29% of Americans are trying to go Gluten-Free

Avatar for cmkarla
Registered: 01-03-2001
29% of Americans are trying to go Gluten-Free
Tue, 03-26-2013 - 9:47am

Are you one of them? Why? According to this article by Time, it may be unnecessary. "... the NPD Group’s finding that 29% of Americans are trying to avoid gluten. The numbers suggest that many consumers are staying away from gluten simply because it’s trendy to do so." more

Your thoughts?

Community ModeratoriVillage.com

iVillage Member
Registered: 06-25-2008
Tue, 03-26-2013 - 9:50am

While I am personally not trying to ditch gluten, I have noticed more and more gluten-free choices popping up on restaurant menus. My husband and I love to eat out and I couldn't help but notice it. I have wondered what all the fuss is about.


Community Leader
Registered: 07-26-1999
Tue, 03-26-2013 - 10:09am

I started working with a gluten free diet for my middle daughter who is not officially diagnosed with ADHD, but has classic symptoms, both my brothers are diagnosed with it and my DH most likely has it also.  We've seen a big difference in her behavior when we stay with a mostly gluten free diet for her, and I have seen a big difference in my IBS symptoms while also sticking with it.   For her, she can more easily concentrate and pay attention to regular every day stuff, her impulsive behaviors are less, and she doesn't become as easily overstimulated by things.  I go out of my way to avoid foods with gluten in them in general, but I don't spend a bunch of excess on "gluten free" things either.  I try and stick with less processed foods in general, more fruits and veggies, etc.  So for us at least, its not a needless, added expense, I've just adjusted what we buy in general to a healthier all around diet.

While it may be considered "a fad" it was good that it was brought to the forefront of attention so that people who do really need and benefit from the diet are able to have more products available to them.  One of my boss's wives 13 years ago was finally diagnosed with celiac after many many years of health issues and at that time it was really hard for her to find products to eat, she could rarely go out to eat if they wanted to, and I remember I always knew when she had stopped by the office in the evenings as she always left the cracker jack prize on my desk, cracker jacks was one of the few snacks that were naturally gluten free that she could eat. 

iVillage Member
Registered: 08-13-2007
Tue, 03-26-2013 - 10:11am

We eat mainly gluten-free at our house, not because of it being a fad diet, but because of necessity.  My middle son is a Celiac and he's been on a gluten-free diet since he was 18 months old.  We don't all eat that way all of the time, but for the most part we do.  I will say that I feel much better when I stick gluten-free foods.  I just feel bloated and yucky, usually with decreased energy, on the days that I have a lot of gluten in my system.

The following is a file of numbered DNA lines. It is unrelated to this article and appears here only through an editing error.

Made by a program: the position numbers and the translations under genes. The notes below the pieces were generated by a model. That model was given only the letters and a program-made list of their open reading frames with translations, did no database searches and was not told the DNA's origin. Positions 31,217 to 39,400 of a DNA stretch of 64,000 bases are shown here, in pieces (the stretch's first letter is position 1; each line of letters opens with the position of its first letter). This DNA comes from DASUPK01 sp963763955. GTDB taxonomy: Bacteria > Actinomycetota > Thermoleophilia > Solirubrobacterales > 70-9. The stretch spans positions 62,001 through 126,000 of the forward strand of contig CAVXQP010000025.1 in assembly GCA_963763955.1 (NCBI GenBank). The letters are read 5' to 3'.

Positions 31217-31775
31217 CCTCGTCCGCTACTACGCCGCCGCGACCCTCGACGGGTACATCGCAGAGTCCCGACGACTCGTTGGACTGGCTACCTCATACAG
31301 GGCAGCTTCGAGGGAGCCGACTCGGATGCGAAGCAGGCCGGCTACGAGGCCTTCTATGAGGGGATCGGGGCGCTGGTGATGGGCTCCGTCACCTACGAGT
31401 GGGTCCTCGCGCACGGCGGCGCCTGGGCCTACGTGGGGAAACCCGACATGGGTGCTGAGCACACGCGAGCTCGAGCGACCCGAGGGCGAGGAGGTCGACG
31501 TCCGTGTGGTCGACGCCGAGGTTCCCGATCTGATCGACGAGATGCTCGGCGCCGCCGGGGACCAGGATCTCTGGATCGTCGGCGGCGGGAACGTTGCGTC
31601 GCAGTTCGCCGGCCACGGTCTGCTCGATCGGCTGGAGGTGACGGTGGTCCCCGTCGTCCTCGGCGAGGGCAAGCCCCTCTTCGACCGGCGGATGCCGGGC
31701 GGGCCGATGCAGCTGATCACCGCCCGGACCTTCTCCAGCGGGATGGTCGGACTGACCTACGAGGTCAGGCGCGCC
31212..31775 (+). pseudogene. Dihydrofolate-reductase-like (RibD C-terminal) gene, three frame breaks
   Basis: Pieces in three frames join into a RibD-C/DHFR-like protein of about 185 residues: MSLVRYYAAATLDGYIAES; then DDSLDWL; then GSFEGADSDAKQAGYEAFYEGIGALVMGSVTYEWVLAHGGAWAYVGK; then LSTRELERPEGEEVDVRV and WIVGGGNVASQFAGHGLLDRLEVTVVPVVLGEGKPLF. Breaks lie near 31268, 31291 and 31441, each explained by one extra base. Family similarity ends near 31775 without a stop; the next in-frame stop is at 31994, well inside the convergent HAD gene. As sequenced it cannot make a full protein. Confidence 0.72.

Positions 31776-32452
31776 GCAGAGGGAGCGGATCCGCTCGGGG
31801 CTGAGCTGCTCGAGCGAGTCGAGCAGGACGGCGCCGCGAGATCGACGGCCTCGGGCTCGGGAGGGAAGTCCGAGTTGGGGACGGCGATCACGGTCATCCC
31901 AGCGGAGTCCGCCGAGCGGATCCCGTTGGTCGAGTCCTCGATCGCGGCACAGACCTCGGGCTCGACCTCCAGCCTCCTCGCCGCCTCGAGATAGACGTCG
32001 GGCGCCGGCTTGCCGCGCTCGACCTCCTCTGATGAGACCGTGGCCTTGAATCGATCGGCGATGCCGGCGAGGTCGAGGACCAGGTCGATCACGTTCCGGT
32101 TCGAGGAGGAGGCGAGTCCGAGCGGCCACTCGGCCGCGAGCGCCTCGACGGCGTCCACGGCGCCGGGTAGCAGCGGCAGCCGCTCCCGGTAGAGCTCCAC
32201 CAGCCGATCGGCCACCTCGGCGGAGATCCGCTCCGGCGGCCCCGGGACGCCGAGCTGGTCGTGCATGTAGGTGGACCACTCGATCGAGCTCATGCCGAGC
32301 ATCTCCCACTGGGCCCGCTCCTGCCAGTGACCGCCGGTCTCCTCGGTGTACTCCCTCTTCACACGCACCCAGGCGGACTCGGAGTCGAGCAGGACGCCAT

iVillage Member
Registered: 01-24-2012
Tue, 03-26-2013 - 11:50am

I admit I've often been tempted to try it, simply because of all the ancetodal evidence I've heard about how radically it's changed children's behavior (for the better) But isn't it true that to go truly gluten-free, you have to do it 100%? Like, no ounce of gluten can be allowed or else it totally messes up any other progress you've made? That sounds way too daunting to me.

iVillage Member
Registered: 09-30-2011
Tue, 03-26-2013 - 11:52am
Total fad! While there are people that have to go gluten free out of necessity as seen in this thread already, there are a lot of people who are just following a fad. It makes them feel superior, just like bragging about your fancy car or huge house. I had a discussion with my hairdresser yesterday, she was telling me how she took her whole family gluten free because she thought it sounded like a good idea. Now she can't eat anything but gluten free foods. I feel bad for her kids, they never get bread because the gluten free versions are so expensive. It makes me wonder if we are developing something similar to the affects of being too clean. Our bodies need some germs in it to stay healthy, maybe it's the same with gluten.


"Minds are like parachutes. They only function when they are open."

Community Leader
Registered: 07-26-1999
Tue, 03-26-2013 - 12:08pm

If you truly have celiac, then yes, you need to go 100% gluten free and you have to be careful of cross contamination.  My ODD's BFF growing up has it and she knows right away and has symptoms if she even comes into contact with it, for example Play doh has gluten in it.  Gluten stays in your system for upward of 3 weeks.  But if you are doing it because you are more gluten sensitive then even cutting down on it significantly can make a difference in your bodies overall processing of it and an reactions it may have because of it.

Here is a decent article about the differences, I guess you could liken it to a lactose intolerance versus truly allegic to dairy: